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GeneralIs this fluorite fake?

13th Feb 2020 18:57 UTCProdromos Nikolaidis

Hello all,

I have bought this fluorite specimen back in 2015 from a museum gift shop and I regarded it as a natural one. However, last summer in Sainte Marie, I saw lots and lots of similar octahedrons and I was informed by a chinese dealer that these are actually knapped to their form. His specimens though were perfect octahedrons while my specimen isn't: the vertices are not forming a single point (hopefully it is visible at the inserted video).

I thought that this observation proved my specimen to be natural but on the other hand I'm not very knowledgeble in terms of crystallography. Can actually fluorites form such shapes?

If it is possible, can the "manufacturers" cut it in such a way to mimic a natural one? I mean that a perfect octahedron is easy to cut but what about that? Does anyone has similar experience?

Thanks for your help!

13th Feb 2020 19:33 UTCKevin Conroy Manager

It's a cleaved octahedron, not a natural fluorite crystal.

13th Feb 2020 19:36 UTCPaul De Bondt Manager

Kevin is right, not a natural crystal but a cleavage.

13th Feb 2020 21:56 UTCPaul Brandes Manager

It's a natural fluorite, but cleaved to an octahedral shape.

14th Feb 2020 17:37 UTCEd Clopton Expert

Fluorite can and does form octahedral crystals, but the faces of cleaved and naturally grown crystals each usually have characteristic features not found on the other.  Look at the faces of the natural crystals in the Fluorite gallery, https//www.mindat.org/gm/1576, and compare with the faces of your octahedron.

Cleavage in mineralogy refers to a tendency of many minerals to split more or less cleanly along natural planes of weakness in the crystal structure and can be a useful identifying characteristic.  In general, cleavage planes coincide with possible crystal faces for the mineral in question.  A particular cleaved crystal did not necessarily show that face--you can cleave an octahedron out of a cubic crystal of fluorite, and you can cleave a cube out of an octahedral crystal of galena--but other crystals of that mineral species could form crystals with faces parallel to the cleavage planes that produced the cleaved form.

15th Feb 2020 09:22 UTCProdromos Nikolaidis

What still puzzles me though is why someone would produce by knapping an inperfect octahedron rather than a perfect one. To my mind, it seems much easier to cleave a pefect octahedron than to try to produce an inperfect one. My inserted photo is a screenshot from the video and I'm trying to illustrate how it looks like in its upright position (apologies but I don't have the proper equipment to make a descent photo -- red lines to help outline the shape of the crystal)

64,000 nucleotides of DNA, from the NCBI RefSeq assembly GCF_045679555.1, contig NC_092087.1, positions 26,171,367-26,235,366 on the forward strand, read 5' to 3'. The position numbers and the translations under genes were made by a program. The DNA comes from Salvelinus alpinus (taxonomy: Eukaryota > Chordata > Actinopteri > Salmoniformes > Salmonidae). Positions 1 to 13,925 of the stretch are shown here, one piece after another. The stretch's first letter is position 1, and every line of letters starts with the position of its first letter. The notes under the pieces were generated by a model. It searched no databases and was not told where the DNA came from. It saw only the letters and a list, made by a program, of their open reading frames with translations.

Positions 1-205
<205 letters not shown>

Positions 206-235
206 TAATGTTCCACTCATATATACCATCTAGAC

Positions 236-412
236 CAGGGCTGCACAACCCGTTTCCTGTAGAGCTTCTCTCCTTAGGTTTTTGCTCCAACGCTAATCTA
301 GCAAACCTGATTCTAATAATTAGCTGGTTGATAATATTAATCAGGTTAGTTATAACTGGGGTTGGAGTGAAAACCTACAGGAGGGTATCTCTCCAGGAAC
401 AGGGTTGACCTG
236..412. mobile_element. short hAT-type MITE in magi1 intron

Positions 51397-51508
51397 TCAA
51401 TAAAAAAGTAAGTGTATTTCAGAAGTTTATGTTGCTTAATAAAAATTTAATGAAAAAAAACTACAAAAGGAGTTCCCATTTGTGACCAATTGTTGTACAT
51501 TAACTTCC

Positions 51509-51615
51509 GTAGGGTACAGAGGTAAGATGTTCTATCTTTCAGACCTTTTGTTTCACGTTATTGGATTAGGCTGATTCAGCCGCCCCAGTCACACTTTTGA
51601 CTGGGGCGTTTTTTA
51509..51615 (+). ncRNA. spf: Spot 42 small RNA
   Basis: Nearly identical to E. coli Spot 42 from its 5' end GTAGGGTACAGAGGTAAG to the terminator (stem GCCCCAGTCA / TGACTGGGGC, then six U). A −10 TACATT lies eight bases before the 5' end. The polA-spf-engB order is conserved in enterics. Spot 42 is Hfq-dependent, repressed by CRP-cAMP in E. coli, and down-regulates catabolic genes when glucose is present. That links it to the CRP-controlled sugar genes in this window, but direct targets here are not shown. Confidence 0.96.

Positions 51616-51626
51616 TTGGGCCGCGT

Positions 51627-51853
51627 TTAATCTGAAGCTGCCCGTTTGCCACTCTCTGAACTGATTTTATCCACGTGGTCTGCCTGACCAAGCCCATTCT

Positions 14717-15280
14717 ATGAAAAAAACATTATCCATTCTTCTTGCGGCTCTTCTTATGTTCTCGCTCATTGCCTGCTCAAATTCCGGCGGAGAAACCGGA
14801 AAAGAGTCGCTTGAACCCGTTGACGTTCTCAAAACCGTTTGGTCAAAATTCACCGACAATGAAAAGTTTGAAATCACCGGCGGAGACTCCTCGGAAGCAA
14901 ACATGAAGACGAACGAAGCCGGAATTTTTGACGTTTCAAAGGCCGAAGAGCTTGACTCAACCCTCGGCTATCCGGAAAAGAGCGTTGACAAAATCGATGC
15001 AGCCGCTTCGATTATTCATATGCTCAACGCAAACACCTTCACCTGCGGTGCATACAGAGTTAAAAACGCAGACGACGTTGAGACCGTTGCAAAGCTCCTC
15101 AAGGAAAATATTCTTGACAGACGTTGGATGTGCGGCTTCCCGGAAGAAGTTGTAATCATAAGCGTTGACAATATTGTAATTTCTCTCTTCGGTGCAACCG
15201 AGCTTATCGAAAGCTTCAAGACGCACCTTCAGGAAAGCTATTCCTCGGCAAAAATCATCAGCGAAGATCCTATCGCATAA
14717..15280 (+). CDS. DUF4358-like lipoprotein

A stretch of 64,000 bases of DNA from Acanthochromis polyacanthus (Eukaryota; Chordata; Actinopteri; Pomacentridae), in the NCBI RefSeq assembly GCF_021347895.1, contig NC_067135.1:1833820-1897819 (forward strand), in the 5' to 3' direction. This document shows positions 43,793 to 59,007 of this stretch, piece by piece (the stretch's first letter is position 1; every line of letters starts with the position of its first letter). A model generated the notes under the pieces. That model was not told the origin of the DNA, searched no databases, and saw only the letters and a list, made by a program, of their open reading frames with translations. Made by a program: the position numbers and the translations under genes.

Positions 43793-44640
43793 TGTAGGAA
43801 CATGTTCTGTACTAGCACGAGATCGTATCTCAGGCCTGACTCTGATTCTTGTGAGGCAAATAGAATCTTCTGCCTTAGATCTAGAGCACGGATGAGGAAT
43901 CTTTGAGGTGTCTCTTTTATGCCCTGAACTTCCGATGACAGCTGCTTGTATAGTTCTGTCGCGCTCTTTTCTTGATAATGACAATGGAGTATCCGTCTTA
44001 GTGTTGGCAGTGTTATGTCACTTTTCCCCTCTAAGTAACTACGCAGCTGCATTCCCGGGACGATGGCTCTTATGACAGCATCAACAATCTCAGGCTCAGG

15th Feb 2020 09:43 UTCFrank K. Mazdab Manager

I doubt someone purposely tried to cleave an "imperfect" octahedron. They likely just tried to cleave an octahedron, and the really nice resulting ones went into one pile, and the "imperfect" ones went into a different pile. 

You purchased one from pile #2; maybe pile #1 samples weren't even offered at that particular gift shop?

While it can be argued that imperfect ones could be further cleaved to improve their degree of perfection, they would also get smaller each time. And perhaps it was decided that a larger imperfect one can yield a better price than a smaller perfect one?

15th Feb 2020 09:24 UTCProdromos Nikolaidis

And here is an example by Rock of a fluorite showing kind of similar shape at the vertex (image - 656875)

15th Feb 2020 14:05 UTCKevin Conroy Manager

An experienced crafter can make an octahedron incredibly quickly, so it's often a matter of quantity over quality.  For what the crafters get for this size it doesn't make sense to take the time to make them perfectly. 

Also take note of the clarity of Rock's fluorite.  These bring a higher price than cloudy ones, so it does make sense to take the time to make them perfectly.

16th Feb 2020 14:27 UTCRolf Luetcke Expert

Seems they also polished down the crystal faces.
I picked one up a few years ago only because it was 50 cents.   They used to sell those by the bucket for very cheap prices.   Still pretty, unless you paid a bunch for it.

17th Feb 2020 16:54 UTCProdromos Nikolaidis

It seems that I must move it then to the "fake and frauds" cabinet...

Thank you all for the feedback!

17th Feb 2020 19:14 UTCFrank K. Mazdab Manager

It's not fake, and it's not a fraud unless it was deceptively sold as having "natural crystal faces" (caveat emptor!)

It's simply a cleavage, and a human took advantage of the 4 intersecting cleavage directions to form it into an octahedron. It's no different than buying a big cleavage of Iceland Spar calcite, another common museum gift shop curiosity, and someone taking advantage of its 3 intersecting cleavage directions to make it look like a nice rhomb.

What I'd like to see, and would even consider buying, is a masterfully-cleaved decent-sized dodecahedron of massive sphalerite. But such an item I've never seen at any mineral show or gift shop. One would think the transparent Spanish material would make an attractively cleaved curio, but maybe dealing with 6 intersecting cleavages is too many to control well?

17th Feb 2020 17:42 UTCKevin Conroy Manager

I wouldn't call it a fake or fraud.  It's a stone that's been shaped by a crafter.  Consider it as a roughly faceted stone.

17th Feb 2020 18:11 UTCDavid Von Bargen Manager

Or consider it as an example of octahedral cleavage in fluorite.
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